Santiago by Mike Resnick

Santiago by Mike Resnick
Santiago by Mike Resnick

The novel “Santiago” by Mike Resnick was published for the first time in 1986.

Even for a very high-profile bounty hunter like Sebastian Cain, the 20 million credits offered by the Democracy for the capture of the legendary Santiago is a huge bounty. The problem is that no one seems to know what he looks like and there are people who even claim that he doesn’t even exist.

When Sebastian Cain discovers information that might finally allow him to find Santiago, everything changes. The collaboration with the journalist Virtue Mackenzie seems unlikely but for her, interviewing Santiago would be the scoop of her life. Their search involves meeting various unique and generally dangerous people.

Mike Resnick set most of his works in a single fictional universe that spans millennia of future history. “Santiago” is set in a time when most of humanity is ruled by a political entity known as the Democracy. However, this novel is almost all set in the so-called Inner Frontier, a group of planets outside the Democracy.

“Santiago” contains various western elements precisely because of its setting in a frontier where the law can often only be present up to a certain point. Among the characters, there’s also the Black Orpheus, who composes a ballad about the search for Santiago, and each chapter of the novel begins with a quatrain.

Despite these western connotations, there are only a few gunfights because the plot is about the search for Santiago, a legendary outlaw whose identity is covered in mystery. Some of his criminal exploits are so sensational that they prompted the Democracy to put an astronomical bounty on his head.

Despite the Democracy’s will to capture him, there are people who argue that actually, Santiago doesn’t even exist and is just a legend. The tales of his exploits often seem exaggerated making it even more difficult to understand where the truth ends and where the legend and folklore begin. It’s no accident that the novel’s subtitle is “a Myth of the Far Future”.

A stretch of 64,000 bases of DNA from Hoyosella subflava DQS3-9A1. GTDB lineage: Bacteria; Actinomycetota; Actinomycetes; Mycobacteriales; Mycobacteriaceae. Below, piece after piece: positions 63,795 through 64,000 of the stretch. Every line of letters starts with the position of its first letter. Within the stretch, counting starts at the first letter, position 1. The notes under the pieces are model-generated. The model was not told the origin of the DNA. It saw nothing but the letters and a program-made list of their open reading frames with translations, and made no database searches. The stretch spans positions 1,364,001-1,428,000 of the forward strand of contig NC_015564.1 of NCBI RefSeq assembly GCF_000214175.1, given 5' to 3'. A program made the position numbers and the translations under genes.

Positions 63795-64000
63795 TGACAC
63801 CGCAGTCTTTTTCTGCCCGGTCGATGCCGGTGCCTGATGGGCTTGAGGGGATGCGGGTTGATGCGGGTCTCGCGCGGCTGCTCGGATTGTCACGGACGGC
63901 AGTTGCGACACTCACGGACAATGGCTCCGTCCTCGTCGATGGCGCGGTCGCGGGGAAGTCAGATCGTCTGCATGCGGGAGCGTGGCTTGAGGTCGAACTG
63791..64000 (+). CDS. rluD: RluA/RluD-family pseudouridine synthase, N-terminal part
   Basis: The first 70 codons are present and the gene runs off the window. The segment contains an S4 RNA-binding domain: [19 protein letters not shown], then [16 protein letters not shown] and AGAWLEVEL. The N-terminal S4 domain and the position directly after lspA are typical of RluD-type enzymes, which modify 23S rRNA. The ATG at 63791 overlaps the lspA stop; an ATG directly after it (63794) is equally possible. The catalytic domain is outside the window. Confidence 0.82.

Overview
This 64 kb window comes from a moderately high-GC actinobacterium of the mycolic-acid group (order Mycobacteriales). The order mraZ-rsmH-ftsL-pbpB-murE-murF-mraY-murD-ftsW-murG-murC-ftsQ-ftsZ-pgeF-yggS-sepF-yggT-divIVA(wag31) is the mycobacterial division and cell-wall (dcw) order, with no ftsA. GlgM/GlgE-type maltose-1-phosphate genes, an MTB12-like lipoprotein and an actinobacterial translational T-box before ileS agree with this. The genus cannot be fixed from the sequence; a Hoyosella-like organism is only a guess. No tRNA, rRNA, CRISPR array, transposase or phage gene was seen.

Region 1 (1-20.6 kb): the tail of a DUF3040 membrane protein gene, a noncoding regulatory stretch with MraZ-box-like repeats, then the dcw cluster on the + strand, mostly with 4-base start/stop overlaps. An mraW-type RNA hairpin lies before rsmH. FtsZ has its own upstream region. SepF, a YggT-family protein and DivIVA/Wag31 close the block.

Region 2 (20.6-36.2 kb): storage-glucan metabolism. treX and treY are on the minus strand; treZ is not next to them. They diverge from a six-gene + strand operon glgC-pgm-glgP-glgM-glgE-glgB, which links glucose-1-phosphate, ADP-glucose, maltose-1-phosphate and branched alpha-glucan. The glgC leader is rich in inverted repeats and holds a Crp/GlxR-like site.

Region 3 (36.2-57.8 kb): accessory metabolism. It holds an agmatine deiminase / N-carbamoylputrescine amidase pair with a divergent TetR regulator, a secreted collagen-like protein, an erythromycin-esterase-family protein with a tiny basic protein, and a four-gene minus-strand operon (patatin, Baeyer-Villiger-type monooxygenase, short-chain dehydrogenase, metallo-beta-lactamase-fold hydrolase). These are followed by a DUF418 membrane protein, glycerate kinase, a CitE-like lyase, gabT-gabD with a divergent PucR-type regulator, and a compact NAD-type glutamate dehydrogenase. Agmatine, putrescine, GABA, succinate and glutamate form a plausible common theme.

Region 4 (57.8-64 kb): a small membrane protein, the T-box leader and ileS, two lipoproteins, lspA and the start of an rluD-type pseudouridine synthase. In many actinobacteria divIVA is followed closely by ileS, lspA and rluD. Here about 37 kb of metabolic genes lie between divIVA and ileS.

For decades, many bounty hunters and other outlaws eager to take his place have been looking for Santiago but no one seems to know what he looks like or where he lives when he’s not engaged in some criminal enterprise. When Sebastian Cain discovers a hint that can lead him to Santiago, that could all change.

“Santiago” is considered to be Mike Resnick’s best-known and best-selling novel. This author has written both adventurous science fiction stories and stories in which he used science fiction elements to explore profound themes. He sometimes mixed these elements, and that also happened in “Santiago”.

This novel’s adventurous side is evident in Sebastian Cain’s journey on various planets and other people who follow Santiago’s trail and meet various, generally dangerous people. Gradually, more profound issues connected to governance and justice in the Democracy start emerging. These themes become more and more important until they become central in the final part, which is also the most surprising.

The result is a novel that is enjoyable for the western and adventurous elements in general and at the same time offers food for thought. It’s understandable that “Santiago” has become the most famous novel by Mike Resnick even if he wrote many works appreciated by science fiction fans. For these reasons, I recommend reading it.

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